When I arrived home from college, world weary, my hands heavy with the awesome and powerful weight of my diploma, I did what all good students, or former students as the case may be, tend to do upon returning to their childhood havens. I looked in the fridge. By passing the fat free Greek yogurt and the Vietnamese leftovers I went to the back of the cooling device, where the good mixers usually hide. Once there, I made a startling discovery. Like an archaeologist delving deep into a sandy excavation site I marveled at my findings. Lurking, like a lone ranger in a world of juices, was a carton of buttermilk. Now, in other kitchens, in other refrigerators, perhaps this might be a normal occurrence. But in my household, well, I mean, what the hell are you really supposed to do with buttermilk, anyway? If you aren't running a soul-food diner or living home on the range, when exactly would buttermilk be something that you would have an everyday usage for? If there are people who go through cartons of buttermilk like pairs of underwear, well, I certainly haven't met them. When I asked my mother about this new object in our larder, as it were, she waved her hands vaguely in the air and said she didn't know. I can only conclude therefore that this buttermilk magically appeared in our lives and demanded to be used, and used well. So here we were, all buttermilked up and nothing to do.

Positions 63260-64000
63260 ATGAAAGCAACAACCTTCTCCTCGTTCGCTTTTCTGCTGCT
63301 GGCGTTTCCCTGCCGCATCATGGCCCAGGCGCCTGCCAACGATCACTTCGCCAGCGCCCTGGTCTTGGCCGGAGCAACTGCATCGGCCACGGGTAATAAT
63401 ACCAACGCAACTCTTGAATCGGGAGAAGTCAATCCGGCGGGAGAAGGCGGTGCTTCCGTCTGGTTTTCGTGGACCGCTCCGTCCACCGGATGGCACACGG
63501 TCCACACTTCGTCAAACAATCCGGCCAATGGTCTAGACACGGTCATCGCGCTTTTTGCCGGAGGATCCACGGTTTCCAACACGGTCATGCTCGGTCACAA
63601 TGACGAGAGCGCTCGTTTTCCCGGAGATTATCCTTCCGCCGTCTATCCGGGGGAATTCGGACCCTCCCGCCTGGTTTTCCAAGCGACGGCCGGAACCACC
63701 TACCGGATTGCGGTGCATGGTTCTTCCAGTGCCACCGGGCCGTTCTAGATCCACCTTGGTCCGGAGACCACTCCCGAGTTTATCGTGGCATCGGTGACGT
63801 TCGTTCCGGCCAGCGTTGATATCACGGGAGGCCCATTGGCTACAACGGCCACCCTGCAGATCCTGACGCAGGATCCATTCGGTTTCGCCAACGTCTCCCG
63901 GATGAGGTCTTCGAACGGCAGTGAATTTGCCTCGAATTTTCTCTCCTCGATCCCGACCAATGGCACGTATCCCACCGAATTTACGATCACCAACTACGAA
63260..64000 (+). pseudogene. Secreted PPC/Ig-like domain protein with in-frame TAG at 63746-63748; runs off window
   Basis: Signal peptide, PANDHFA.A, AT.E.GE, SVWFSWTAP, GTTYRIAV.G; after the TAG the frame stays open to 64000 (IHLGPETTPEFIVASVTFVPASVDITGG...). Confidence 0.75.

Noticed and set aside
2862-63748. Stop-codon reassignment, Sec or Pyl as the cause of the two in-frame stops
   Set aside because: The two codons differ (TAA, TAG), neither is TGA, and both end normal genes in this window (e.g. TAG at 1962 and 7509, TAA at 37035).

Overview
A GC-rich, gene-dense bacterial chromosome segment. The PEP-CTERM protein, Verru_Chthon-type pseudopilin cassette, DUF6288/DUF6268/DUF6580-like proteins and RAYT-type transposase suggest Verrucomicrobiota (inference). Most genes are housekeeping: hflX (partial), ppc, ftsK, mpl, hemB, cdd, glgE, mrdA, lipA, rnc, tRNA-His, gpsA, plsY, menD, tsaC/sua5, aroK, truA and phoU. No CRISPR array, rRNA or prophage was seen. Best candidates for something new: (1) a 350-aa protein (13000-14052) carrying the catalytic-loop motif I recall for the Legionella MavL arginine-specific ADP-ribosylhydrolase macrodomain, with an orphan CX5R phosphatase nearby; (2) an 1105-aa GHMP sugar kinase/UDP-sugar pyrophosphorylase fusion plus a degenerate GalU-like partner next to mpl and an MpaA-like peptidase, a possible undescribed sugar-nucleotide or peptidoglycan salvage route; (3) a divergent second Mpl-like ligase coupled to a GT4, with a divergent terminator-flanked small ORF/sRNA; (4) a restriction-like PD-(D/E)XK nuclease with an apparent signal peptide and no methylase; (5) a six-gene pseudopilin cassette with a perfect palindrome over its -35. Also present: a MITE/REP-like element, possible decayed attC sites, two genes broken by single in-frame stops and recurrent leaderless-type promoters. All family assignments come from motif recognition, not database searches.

Now, given my tragic illness, my mother let me off the hook for using said buttermilk for a few days. God knows the woman didn't want me cooking anything for fear I would infect the whole household. And besides, I was on an all soup diet and the idea of anything that didn't come hot and chicken scented really appalled me. But now, in my recovered and rejuvenated state, my mother expected me to step up and deal with the magical appearing buttermilk in an appropriate manner.
As it has been established that I don't do a whole hell of a lot with my time none of you need be surprised that I spent last evening watching season four of The Office on netflix.com and furiously searching for recipes including or featuring buttermilk. My biggest hit included several biscuit recipes, three of which I tried this evening. In my floral a-line skirt and apron, hair up in some bizarre little bun, I looked like some odd Donna Reed/June Clever clone had either of those ladies been a brunette or had a normal waistline. A survey of distinguished palates, that is, myself, my parents, and whatever our kittens could steal, decided that the cheddar-scallion biscuit recipe was the best. Here it is, with my own alterations:
2 1/4 cups flour 2 1/2 teaspoons baking powder 3/4 teaspoon baking soda 1 tablespoon salt 6 tablespoons cold butter 1 1/2 cups grated cheddar cheese 4 scallions, chopped 1 1/4 cup buttermilk (the magically appearing type is preferred)
Preheat oven to 450 degrees Fahrenheit. Mix all dry ingredients in a large bowl. Cut up butter into small pieces and blend with dry mixture using your hands until the mixture looks like a coarse meal. Add cheddar and scallions and mix well, then add buttermilk. Mixture will be slightly sticky. Shape dough into balls or just drop large spoonfuls onto a greased baking sheet. Bake for 20 minutes, or until golden brown.
Enjoy. Now what to do with the remaining buttermilk...
Leah Franqui is a fairly interesting person/director/writer/reader/eater/drinker. She likes ugly dogs and dislikes her hair in the morning. She's a sucker for environmental causes and plays hardball with deals on chewing gum. She is a struggle.